A scientific revolution is an epistemological term that has been used by Thomas Kuhn. Although the scientific revolutions are believed to have taken place at a certain time, the term scientific revolution implies an evolutionary leap in the human being. In this, science has a central or fundamental place.
This is known as a scientific paradigm shift and implies that scientific production stops acting the way it was done (until then) to turn around or change as a consequence of a significant scientific discovery.
Examples of scientific revolutions
- Copernican revolution . This revolution gave way from geocentric theory to heliocentric theory. In other words, it was no longer stated that the Earth was the center of the solar system and it came to be understood that it constituted a solar system but the center of it was the solar star.
- Darwinian revolution . Darwin’s ideas mention natural selection and the evolution of species and break the previous paradigm.
- Einsteinian revolution . With his theory of relativity, Einstein includes special relativity and general relativity.
- Indeterministic revolution . It is a philosophical revolution that refers to indeterminacy: overcoming the mechanistic conception of science. Within this revolution is the quantum revolution.
- From the theory of humors to the advances of the 16th and 17th centuries in medicine : Andrea Vesalio, Miguel Servet and William Harvey where the conception of medicine and physiology in relation to blood circulation changes.
- From the theories and mathematical concepts of Pythagora, Thales of Miletus, Euclid and Archimedes to Descartes, Pascal and Leibniz-Newton.
- Lavoiserian revolution or chemical revolution, by chemist Antoine Lavoisier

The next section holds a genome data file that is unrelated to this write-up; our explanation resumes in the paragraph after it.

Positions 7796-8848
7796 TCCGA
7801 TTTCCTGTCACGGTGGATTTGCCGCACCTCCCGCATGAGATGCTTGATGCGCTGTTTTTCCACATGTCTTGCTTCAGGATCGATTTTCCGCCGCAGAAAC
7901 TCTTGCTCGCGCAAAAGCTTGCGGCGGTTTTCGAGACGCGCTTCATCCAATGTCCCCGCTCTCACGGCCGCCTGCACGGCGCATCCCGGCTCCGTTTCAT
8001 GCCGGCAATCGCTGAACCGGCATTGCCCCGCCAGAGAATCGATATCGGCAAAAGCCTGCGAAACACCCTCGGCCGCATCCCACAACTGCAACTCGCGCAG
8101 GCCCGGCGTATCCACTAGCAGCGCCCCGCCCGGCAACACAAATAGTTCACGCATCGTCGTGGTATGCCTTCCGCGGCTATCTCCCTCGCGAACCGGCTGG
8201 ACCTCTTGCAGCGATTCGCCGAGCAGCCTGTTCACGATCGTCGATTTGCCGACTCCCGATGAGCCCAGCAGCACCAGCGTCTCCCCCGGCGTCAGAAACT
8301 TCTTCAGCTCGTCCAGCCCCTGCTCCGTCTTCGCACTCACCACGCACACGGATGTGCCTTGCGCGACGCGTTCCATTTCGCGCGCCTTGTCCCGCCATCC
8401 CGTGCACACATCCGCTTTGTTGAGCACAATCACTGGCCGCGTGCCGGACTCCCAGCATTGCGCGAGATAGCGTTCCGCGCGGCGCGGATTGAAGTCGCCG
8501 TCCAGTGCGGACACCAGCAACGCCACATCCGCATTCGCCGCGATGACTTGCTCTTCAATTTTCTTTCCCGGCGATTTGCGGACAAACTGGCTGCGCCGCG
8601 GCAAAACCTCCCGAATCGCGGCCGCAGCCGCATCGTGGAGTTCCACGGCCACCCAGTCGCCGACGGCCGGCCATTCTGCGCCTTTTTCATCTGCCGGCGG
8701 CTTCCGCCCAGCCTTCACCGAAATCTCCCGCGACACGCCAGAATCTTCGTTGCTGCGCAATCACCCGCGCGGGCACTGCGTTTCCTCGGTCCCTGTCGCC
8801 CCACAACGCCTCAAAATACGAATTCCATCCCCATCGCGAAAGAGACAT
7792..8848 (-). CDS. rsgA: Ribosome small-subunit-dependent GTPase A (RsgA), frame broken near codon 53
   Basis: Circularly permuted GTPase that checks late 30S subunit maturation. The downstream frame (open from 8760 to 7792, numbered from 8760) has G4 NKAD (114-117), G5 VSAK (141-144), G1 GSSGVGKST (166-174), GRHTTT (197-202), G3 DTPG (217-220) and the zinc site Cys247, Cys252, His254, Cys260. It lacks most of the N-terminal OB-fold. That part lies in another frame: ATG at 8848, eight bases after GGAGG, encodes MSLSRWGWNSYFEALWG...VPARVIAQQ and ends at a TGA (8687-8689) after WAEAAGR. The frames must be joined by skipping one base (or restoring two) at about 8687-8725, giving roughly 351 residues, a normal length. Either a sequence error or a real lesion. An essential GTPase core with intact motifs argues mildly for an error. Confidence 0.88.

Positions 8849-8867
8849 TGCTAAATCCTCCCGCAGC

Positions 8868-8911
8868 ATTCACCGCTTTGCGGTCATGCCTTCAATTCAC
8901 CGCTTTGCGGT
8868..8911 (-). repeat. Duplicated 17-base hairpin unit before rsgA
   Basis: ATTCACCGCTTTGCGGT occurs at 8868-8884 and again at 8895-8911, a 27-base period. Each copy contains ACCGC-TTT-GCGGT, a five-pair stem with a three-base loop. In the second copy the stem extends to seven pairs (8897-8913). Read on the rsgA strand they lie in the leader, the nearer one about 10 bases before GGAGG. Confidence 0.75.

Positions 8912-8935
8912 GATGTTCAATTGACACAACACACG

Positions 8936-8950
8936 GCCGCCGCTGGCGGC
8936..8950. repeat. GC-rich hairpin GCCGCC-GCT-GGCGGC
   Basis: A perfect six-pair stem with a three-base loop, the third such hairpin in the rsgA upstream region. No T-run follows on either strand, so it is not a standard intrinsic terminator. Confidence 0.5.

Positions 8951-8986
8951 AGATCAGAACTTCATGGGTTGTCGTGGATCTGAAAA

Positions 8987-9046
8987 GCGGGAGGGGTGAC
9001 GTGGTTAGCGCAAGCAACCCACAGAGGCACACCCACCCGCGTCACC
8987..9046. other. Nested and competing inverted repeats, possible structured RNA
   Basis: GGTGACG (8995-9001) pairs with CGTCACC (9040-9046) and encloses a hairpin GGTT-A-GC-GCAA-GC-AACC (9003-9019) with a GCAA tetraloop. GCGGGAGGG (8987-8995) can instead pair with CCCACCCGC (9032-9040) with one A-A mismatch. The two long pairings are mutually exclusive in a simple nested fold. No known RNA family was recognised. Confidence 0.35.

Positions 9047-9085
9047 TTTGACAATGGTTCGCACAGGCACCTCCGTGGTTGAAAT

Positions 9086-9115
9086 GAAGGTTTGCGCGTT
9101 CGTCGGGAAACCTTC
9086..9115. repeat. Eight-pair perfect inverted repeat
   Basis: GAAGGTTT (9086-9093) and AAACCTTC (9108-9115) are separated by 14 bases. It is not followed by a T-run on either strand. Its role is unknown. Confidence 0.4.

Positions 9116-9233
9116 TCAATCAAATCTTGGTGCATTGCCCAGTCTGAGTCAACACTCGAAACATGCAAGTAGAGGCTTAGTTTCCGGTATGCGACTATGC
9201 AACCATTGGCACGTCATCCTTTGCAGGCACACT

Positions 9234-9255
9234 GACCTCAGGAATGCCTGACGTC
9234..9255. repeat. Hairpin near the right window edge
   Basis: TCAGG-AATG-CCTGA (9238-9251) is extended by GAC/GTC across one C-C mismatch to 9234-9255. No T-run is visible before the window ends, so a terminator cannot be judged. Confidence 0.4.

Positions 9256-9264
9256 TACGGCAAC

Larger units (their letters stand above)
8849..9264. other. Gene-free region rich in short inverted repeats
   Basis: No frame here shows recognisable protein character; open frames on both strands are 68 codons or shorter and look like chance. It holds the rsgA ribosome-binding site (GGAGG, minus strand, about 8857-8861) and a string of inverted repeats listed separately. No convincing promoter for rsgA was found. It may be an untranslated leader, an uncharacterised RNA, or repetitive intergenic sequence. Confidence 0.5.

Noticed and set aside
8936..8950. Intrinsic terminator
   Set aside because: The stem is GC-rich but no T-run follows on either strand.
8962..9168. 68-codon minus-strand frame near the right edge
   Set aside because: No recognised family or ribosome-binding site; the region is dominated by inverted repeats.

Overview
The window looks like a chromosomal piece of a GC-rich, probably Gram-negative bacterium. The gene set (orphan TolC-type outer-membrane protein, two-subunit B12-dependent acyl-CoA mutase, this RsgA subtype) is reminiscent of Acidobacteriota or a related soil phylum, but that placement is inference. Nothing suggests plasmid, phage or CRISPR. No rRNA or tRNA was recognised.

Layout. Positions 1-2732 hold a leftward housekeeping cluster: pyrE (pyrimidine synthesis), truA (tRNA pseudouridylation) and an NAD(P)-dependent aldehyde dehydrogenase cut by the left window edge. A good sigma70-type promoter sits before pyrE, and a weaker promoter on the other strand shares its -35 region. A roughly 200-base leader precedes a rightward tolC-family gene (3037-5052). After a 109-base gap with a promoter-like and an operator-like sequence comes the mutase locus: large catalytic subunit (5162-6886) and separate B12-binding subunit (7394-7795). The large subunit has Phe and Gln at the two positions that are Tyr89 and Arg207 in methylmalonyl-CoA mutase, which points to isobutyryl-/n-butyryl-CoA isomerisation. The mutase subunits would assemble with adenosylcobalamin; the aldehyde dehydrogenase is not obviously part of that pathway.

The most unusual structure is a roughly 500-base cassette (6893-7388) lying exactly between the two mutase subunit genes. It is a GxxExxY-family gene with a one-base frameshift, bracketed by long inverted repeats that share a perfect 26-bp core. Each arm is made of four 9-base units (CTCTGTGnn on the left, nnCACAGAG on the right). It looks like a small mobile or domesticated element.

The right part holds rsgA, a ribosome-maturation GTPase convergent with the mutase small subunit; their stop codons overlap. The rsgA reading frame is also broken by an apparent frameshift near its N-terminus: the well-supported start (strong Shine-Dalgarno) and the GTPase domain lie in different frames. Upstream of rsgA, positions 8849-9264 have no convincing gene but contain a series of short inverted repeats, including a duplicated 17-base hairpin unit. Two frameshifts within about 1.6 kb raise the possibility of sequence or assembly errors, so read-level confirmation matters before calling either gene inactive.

- Lyellian Revolution , by geologist Charles Lyell
- Maxwellian Revolution , by physicist James Clerk Maxwell
- Mendelian revolution or genetic revolution , by Gregor Mendel. Mendel began to study the genetic inheritance of plants. His studies led to the start of genetics, which is why he is considered the father of genetics.
- Wegenerian revolution . He carried out a revolution at the geographical level where he determined that all the continents had their beginnings in a single continent which he called “Pangea”
- Karl Marx – Capital (1867) . He establishes, in his treatise, a theorization of the capitalist system where the figures of the proletariat with its work force and the entrepreneurs with their companies are found; unequal struggle in which he determines that in a future society the communist movement would dominate the world and the only possible class would exist: the working class, that is, the proletariat.
- Sigmund Freud – The Interpretation of Dreams (1899) . It establishes a revolution since it highlights that the acts of human beings are not conscious, but that its foundation lies in an unconscious that is not possible to access except for lapses, failed acts, jokes or dreams.
- Galileo Galilei – Sidereal Messenger (1610) . He was the first to observe the stars with a telescope, which gave rise to modern astronomy and succumbed to the previous theory: geocentric.
- Jean-Jacques Rousseau – The Social Contract (1762) . This book is known as the prelude to the French Revolution.
- Johannes Kepler – New Astronomy (1609) . He conducted a study of the orbit and movement of the planets. Thanks to his contribution, three basic laws were established that would revolutionize Astronomy.
- Jean Piaget – The birth of intelligence in the child (1936) with this contribution, constructivist psychology begins. He proposes a detailed study on the stages of evolution of children from birth to adolescence where, according to him, the brain reaches the last of the stages described: the formal operation.
- Antoine Lavoisier – Elementary Treatise on Chemistry (1789) With this treatise, the author establishes the central concepts contained in the law of conservation of masses.
- Niccolò Machiavelli – The prince (1532) . In this treatise, Machiavelli talks about the art of governing. It was written within monarchies and is considered to be the birth of current political science.
- Noam Chomsky – Syntactic Structures (1957) creates a structure with the structuralist model for linguistics.